After ten to fifteen minutes of kneading, the bread goes into a greased bowl and is covered with a damp cloth and popped into the refrigerator, where it will spend the next twenty-four hours proofing, slowing the yeast and allowing the lactobacteria, which are more tolerant of cold temperatures, to impart their tang. The next day, the dough comes out and I add some warm water or milk and some more flour and the nut mixture. This mixture must rise once again, perhaps twelve hours or more, before I punch it down and cuddle it into a loaf pan or shape it onto a baguette tray, after which it still needs another six hours to rise. As you can imagine, timing is tricky, and unless you work from home or are around on a weekend, it can be quite difficult to get it right. Although you can leave it unattended, because of the variability, you must be cautious not to allow the bread to rise too much. If you do, disaster may strike in the form of limp bread. If the carbon dioxide produced by the yeast exceeds the capacity of the gluten to hold together the bread, like a soufflé taken out of the oven too soon, the loaf will collapse into a sad, shapeless, and dense shadow of what could have been. In a cool house, this means watching carefully and, potentially, a very early morning rise or late night bake. Older-style stoves used to have a pilot light that would warm the stove just enough for proofing bread, but I have nothing of the sort.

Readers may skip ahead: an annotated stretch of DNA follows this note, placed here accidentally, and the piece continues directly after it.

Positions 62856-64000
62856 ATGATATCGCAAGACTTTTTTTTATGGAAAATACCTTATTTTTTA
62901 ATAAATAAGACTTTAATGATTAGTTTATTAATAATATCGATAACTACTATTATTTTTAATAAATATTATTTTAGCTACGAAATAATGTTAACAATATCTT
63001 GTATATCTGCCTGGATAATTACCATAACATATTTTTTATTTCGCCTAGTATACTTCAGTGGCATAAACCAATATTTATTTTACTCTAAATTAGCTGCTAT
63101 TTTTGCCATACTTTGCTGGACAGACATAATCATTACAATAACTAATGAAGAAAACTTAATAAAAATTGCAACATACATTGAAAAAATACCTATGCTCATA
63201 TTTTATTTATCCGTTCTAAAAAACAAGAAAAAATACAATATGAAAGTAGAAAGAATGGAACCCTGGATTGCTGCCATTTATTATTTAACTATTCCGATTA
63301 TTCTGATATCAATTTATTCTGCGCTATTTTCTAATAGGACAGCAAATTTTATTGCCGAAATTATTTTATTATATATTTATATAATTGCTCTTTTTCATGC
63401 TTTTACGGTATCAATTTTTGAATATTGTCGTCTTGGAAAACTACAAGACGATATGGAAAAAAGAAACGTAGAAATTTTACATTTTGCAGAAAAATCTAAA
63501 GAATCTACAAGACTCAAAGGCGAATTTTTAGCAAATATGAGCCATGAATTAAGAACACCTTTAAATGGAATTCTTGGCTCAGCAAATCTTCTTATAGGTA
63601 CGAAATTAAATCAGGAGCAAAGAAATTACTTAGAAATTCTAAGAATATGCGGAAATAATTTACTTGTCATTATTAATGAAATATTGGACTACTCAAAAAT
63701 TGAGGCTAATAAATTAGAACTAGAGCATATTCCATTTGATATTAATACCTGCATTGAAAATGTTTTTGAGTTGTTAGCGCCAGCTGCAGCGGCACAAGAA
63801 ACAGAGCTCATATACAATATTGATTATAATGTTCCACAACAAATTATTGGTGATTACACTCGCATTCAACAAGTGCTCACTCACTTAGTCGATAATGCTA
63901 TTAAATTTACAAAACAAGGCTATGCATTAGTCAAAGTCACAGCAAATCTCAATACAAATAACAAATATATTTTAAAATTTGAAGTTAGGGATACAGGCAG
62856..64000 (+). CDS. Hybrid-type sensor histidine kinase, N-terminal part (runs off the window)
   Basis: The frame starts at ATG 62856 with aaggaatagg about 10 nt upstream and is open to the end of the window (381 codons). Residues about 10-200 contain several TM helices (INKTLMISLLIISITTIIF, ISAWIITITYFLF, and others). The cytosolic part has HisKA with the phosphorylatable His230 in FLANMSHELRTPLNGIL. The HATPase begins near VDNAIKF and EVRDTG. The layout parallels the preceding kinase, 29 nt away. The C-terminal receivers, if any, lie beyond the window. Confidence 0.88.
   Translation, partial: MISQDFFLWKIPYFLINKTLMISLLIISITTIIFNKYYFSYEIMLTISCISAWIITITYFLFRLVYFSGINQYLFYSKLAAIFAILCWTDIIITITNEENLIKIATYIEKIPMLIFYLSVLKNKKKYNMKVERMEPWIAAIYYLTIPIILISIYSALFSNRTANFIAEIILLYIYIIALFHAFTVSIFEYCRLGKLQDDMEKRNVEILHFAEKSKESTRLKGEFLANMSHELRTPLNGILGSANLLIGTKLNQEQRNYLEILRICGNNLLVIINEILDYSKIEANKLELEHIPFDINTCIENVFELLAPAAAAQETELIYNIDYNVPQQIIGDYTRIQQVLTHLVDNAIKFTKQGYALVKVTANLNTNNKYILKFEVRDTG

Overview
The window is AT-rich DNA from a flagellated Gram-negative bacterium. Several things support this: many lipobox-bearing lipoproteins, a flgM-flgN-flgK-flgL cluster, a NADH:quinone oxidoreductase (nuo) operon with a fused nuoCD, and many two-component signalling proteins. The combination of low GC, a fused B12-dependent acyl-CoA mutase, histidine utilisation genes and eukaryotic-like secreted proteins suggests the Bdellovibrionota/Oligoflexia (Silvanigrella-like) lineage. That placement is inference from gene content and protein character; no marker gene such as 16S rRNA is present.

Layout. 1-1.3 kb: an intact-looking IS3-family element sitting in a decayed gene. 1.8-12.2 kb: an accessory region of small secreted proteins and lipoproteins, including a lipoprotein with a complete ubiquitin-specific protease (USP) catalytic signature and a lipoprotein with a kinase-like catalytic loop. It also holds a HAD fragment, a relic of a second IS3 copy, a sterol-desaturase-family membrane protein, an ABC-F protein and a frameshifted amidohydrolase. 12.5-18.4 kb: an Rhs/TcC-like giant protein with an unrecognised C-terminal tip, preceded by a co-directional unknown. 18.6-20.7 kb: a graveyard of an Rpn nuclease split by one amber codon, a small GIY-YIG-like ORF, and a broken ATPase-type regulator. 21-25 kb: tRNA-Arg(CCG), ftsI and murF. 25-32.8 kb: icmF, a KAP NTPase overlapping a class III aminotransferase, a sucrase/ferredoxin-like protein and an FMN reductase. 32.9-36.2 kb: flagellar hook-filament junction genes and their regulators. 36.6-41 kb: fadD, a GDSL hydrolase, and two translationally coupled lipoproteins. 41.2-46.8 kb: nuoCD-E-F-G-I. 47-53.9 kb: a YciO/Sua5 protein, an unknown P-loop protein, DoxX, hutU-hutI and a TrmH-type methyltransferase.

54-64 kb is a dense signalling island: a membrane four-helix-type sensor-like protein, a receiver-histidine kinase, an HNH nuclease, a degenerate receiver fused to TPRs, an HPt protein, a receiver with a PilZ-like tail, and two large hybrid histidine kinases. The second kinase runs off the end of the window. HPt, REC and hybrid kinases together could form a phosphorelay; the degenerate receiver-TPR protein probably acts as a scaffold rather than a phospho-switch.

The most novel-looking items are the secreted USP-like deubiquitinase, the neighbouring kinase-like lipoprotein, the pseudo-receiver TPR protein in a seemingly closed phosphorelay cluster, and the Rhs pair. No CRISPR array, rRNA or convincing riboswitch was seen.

The solution for me involved a bit of DIY hacking, and I built a grown-up version of an easy-bake oven to control the temperature and humidity for optimal conditions. After the overnight proofing, the bread has more than enough sourness, and it is best to let the yeast take over. The yeast prefers the temperature to be a constant 30 degrees. At this temperature, you can halve the rising time and achieve a levity that rivals commercial yeast. So I lined a large plastic Rubbermaid container with insulating foam, hung a small 35-watt halogen lamp with a dimmer control inside the box, and rigged up a thermometer to register the temperature inside. With this set up, I use the dimmer to adjust the temperature so it sits at exactly 30°C for around four to six hours, after which the bread bursts out of the bowl with a celebratory sigh. One more punch down, a new home in some loaf pans, and back into the box for two to three hours, and the loaf is both sour and lofty. Now I can control the conditions more carefully, providing a better environment for the bread, while also balancing the need for slowness with the real time pressures I must negotiate in the rest of my life. Negotiation with the microbial world takes some patience and flexibility, but it is well worth it. With this set-up, even if I have to work and be away from the house, I can still time the bread properly. I am lucky that I work largely from home and can allow other temporalities into my life.